Table 1. Externalities and macroprudential policies

One important result of the analysis is that each of the externalities can be corrected by multiple policy tools.

For example, both capital requirements and limits on bank asset allocation can correct the externalities associated with strategic complementarities of banks. Capital requirements induce banks to internalise more of the cost of engaging in risky lending; restrictions on asset allocation prevent banks from taking large risk exposures.

However, since capital requirements may become less effective in booms (when capital ratios increase due to buoyant asset prices), direct quantity restrictions, such as debt-to-income (DTI) or loan-to-value (LTV) ratios, can also be useful complements. These restrictions affect directly the asset side of banks’ balance sheet and are meant to limit the fall in lending standards during boom times.

Similarly, capital and stable funding measures are complements in addressing the risk of fire sales, since they focus on vulnerabilities stemming from different sides of a financial institution’s balance sheet. The externalities associated with fire sales arise because banks fail to internalise the consequences of not taking precautionary measures in normal times, and thus need to adjust by shedding assets ex-post in the event of a negative aggregate shock. Capital and liquidity requirements provide buffers that reduce the risk of fire sales.

Also, capital surcharges can weaken the incentives of banks to become systemic and ensure that they dispose of a larger buffer in case of distress. Complementary restrictions on the composition of bank assets (as envisioned e.g., by the Volcker rule) serve to limit banks’ exposure to excessive risk.

The second result, a corollary, is that since the alternative policy tools are often complementary, there is not a “silver bullet” policy instrument. Since each tool has different advantages and limitations, a combination is likely to provide a better solution to the problem of correcting the same externality. Goodhart et al. (2012) reach similar conclusions using a theoretical model of financial instability.

The third result is that capital surcharges, more than any other tools, can be effective in dealing with any of the externalities. For this reason, and because they are closely linked to microprudential regulation and are part of the Basel III framework, capital requirements (surcharges) are likely to form the core of any macroprudential policy framework. The other instruments can be seen as complements in cases when capital surcharges are less effective.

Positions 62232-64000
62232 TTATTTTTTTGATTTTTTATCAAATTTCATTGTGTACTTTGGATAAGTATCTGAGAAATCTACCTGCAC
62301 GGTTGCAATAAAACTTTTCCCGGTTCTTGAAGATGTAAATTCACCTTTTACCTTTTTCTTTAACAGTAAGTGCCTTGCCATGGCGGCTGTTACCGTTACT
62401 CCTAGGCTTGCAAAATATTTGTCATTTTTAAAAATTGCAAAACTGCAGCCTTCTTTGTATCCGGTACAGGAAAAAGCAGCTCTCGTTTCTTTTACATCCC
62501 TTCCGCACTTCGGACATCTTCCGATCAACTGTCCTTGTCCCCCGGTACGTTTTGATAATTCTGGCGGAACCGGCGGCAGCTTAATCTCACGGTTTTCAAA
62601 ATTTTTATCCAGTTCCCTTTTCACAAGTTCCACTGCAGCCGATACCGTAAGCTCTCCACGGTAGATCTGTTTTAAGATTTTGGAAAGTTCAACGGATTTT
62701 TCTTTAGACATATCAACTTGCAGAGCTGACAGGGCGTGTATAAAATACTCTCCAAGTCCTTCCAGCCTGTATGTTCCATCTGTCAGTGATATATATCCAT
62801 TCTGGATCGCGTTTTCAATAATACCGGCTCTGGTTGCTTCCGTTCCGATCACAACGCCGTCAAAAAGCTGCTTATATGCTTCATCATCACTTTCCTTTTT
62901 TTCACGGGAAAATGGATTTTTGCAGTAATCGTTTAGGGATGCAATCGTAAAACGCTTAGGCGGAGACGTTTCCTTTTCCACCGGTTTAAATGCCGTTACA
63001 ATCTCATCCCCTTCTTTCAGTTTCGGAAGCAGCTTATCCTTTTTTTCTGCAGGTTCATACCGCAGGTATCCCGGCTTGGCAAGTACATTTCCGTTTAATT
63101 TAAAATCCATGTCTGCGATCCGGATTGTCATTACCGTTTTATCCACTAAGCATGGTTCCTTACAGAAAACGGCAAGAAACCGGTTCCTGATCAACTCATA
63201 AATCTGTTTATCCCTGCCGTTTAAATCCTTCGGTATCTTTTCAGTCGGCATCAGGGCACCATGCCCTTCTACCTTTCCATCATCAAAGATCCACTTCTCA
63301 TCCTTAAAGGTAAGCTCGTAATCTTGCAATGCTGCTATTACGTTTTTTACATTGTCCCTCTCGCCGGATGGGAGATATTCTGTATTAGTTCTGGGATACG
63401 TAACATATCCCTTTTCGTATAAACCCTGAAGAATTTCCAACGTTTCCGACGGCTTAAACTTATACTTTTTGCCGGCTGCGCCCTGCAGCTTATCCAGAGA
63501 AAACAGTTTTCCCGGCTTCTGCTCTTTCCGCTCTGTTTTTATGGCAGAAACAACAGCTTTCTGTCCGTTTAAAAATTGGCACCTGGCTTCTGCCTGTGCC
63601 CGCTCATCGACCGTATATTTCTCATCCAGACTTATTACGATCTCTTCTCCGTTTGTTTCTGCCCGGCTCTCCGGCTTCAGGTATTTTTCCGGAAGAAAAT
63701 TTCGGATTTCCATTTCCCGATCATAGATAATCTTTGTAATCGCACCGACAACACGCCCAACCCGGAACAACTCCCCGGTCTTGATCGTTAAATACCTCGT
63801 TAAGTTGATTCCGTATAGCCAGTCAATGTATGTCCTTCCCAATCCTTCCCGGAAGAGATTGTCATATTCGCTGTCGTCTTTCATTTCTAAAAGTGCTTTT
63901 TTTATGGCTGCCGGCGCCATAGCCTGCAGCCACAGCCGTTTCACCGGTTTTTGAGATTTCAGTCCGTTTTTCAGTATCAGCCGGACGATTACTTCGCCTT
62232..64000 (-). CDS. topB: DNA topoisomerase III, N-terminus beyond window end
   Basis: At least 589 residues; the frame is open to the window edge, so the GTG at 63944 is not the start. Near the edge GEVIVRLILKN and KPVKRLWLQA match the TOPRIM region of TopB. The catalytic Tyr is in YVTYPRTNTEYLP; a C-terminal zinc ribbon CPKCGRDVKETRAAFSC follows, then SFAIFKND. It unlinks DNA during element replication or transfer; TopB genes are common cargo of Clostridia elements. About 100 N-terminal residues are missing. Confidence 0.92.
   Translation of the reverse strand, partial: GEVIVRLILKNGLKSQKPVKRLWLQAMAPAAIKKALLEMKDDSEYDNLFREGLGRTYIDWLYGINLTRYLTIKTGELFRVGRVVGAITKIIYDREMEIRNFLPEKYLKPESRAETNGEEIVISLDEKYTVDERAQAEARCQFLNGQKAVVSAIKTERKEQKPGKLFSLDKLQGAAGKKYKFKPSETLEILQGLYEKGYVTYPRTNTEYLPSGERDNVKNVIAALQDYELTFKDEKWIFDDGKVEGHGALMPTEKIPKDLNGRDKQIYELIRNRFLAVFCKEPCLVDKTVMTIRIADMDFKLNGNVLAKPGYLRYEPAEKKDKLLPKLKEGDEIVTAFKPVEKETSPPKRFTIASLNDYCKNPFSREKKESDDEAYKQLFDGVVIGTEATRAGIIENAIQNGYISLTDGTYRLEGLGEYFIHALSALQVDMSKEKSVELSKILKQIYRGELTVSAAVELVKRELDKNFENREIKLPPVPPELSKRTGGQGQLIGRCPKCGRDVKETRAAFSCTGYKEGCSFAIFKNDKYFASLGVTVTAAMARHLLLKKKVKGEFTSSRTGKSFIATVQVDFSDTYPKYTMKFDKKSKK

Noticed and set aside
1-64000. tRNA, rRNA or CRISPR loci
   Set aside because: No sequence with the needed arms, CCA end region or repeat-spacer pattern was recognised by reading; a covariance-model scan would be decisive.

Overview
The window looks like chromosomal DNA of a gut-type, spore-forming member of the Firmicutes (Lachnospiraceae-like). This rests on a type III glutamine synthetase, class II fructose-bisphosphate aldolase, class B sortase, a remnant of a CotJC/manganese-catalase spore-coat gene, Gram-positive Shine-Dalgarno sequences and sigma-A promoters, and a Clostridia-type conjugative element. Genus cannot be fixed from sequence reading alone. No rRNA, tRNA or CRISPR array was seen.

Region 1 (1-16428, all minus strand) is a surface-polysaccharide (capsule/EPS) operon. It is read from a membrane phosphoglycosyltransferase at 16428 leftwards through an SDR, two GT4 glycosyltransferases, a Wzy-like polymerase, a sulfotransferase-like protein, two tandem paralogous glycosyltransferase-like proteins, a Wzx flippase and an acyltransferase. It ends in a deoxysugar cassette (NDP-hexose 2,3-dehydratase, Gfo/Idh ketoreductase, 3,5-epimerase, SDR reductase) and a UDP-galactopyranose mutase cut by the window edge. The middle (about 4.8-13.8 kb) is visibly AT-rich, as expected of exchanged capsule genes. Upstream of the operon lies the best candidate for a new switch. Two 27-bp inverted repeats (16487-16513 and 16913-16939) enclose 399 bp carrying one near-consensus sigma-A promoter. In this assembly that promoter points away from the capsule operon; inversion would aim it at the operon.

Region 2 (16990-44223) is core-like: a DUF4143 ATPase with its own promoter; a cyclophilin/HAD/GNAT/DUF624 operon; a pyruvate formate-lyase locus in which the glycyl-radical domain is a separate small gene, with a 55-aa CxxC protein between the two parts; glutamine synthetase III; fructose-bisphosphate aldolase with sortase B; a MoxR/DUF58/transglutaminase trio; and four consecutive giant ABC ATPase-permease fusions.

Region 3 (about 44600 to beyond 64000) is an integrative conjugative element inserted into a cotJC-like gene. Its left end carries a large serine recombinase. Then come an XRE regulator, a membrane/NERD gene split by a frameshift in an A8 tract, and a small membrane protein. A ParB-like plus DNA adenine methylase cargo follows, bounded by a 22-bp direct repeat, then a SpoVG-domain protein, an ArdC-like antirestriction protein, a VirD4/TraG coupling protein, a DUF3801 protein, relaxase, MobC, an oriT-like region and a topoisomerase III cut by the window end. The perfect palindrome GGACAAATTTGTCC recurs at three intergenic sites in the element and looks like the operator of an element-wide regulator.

There are also important areas for further research. Even though the mapping from externalities to policy tools helps identify the pros and cons of alternative policy interventions, a major challenge in the implementation of macroprudential policy rests on the calibration of instruments. Despite recent evidence on the effectiveness of some tools, little is known quantitatively (Dell Ariccia et al. 2012). For example, it is far from clear how high capital surcharges should be, or what the optimal LTV ratio should be. Accordingly, further fundamental and applied research on the optimal choice and calibration of macroprudential policy tools is required to justify policy intervention and avoid regulatory discretion.

The views expressed in this column are those of the authors and should not be attributed to the IMF, its Executive Board, or its management.


Bank of England (2011), “Instruments of Macroprudential Policy”, Discussion Paper.

Bernanke, Ben (2009), “Letter to the US Senator Corker”.

Borio, Claudio, 2009, “Implementing the Macroprudential Approach to Financial Regulation and Supervision,” Banque de France Financial Stability Review, 13.

De Nicolò, Gianni, Giovanni Favara, and Lev Ratnovski, “Externalities and Macroprudential Policy”, IMF Staff Discussion Note 12/05.

Dell’Ariccia, Giovanni, Deniz Igan, Luc Laeven, and Hui Tong (2012), “Policies for Macrofinancial Stability: Options to Deal with Credit Booms”, IMF Staff Discussion Note SDN/12/06.

Goodhart, Charles, Anil Kashyap, Dimitrios Tsomocos, and Alexandros Vardoulakis, (2012), “An Integrated Framework for Multiple Financial Regulations”, Working Paper.